<p style="margin: 0pt;">A mosaic jellyfish floats serenely in the waters of the Coral Sea, about 100 nautical miles from Cairns, Australia. Jellyfish are ubiquitous in the Earth’s oceans. They can thrive in warm water and cold, along coastlines or out in the deep. Their bodies are about 95 percent water. And though they have no brains, jellyfish have somehow been smart enough to survive for over 500 million years.</p>

Mosaic Jellyfish

A mosaic jellyfish floats serenely in the waters of the Coral Sea, about 100 nautical miles from Cairns, Australia. Jellyfish are ubiquitous in the Earth’s oceans. They can thrive in warm water and cold, along coastlines or out in the deep. Their bodies are about 95 percent water. And though they have no brains, jellyfish have somehow been smart enough to survive for over 500 million years.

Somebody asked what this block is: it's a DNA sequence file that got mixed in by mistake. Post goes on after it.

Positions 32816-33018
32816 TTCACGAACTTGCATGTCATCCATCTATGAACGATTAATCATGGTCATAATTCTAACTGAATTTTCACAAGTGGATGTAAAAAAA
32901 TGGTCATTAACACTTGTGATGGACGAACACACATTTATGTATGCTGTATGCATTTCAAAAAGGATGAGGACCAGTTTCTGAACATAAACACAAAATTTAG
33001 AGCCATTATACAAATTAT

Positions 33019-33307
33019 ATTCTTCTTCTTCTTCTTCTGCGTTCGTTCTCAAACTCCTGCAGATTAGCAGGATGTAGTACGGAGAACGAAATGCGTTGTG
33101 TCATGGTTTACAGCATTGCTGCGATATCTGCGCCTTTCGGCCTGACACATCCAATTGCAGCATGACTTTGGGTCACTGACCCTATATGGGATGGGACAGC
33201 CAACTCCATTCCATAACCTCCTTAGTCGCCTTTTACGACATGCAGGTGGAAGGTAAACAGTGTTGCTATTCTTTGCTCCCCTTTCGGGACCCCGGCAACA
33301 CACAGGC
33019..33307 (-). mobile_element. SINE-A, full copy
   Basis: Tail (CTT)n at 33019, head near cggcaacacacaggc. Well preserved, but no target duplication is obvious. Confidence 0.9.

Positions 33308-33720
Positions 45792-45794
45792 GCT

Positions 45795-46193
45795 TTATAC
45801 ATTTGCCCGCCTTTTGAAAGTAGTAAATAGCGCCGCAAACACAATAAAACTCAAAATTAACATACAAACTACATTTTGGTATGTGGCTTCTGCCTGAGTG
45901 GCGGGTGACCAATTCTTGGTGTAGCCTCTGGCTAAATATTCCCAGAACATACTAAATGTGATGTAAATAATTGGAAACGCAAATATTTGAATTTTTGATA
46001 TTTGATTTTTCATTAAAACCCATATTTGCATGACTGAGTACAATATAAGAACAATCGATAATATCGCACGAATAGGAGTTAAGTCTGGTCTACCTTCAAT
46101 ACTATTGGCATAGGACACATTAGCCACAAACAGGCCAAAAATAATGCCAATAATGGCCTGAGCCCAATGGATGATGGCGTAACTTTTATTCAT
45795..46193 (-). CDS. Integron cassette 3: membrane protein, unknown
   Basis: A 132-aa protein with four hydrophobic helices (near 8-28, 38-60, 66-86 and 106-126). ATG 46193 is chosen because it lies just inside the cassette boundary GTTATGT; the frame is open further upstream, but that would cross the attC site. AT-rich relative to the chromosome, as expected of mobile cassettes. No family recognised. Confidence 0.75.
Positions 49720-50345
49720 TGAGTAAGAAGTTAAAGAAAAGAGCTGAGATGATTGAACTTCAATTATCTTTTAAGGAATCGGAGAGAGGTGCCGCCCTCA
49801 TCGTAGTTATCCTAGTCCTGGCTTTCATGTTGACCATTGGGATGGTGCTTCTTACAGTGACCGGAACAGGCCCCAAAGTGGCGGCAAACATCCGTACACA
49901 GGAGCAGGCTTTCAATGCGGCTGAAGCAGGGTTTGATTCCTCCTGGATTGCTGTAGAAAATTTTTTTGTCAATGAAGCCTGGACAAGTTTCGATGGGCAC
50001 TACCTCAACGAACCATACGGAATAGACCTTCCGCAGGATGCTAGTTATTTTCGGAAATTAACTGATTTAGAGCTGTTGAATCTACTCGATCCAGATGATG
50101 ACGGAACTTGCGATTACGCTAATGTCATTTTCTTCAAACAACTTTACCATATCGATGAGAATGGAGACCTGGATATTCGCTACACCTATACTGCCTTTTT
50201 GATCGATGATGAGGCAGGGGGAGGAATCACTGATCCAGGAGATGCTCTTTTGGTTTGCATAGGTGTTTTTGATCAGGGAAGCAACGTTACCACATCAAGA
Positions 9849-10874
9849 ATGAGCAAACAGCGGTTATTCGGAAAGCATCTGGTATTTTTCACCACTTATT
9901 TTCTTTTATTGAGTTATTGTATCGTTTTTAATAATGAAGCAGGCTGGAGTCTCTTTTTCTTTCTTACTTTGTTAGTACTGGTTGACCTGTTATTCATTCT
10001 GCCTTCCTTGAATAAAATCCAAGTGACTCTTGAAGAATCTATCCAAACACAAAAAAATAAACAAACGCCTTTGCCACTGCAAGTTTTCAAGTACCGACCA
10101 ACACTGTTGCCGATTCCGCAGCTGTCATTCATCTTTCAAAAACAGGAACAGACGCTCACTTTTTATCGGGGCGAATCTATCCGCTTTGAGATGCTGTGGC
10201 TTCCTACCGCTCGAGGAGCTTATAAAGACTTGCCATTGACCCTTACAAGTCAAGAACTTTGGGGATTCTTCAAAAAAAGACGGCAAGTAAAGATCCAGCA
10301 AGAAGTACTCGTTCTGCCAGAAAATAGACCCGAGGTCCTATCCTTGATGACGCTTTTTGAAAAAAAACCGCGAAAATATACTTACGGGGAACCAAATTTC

Photograph by Melissa Fiene, My Shot

Jellyfish

Jellyfish aren’t fish but invertebrates, animals that lack backbones and even brains. Yet 30,000-odd species do far more than survive—they thrive in ocean waters the world over.

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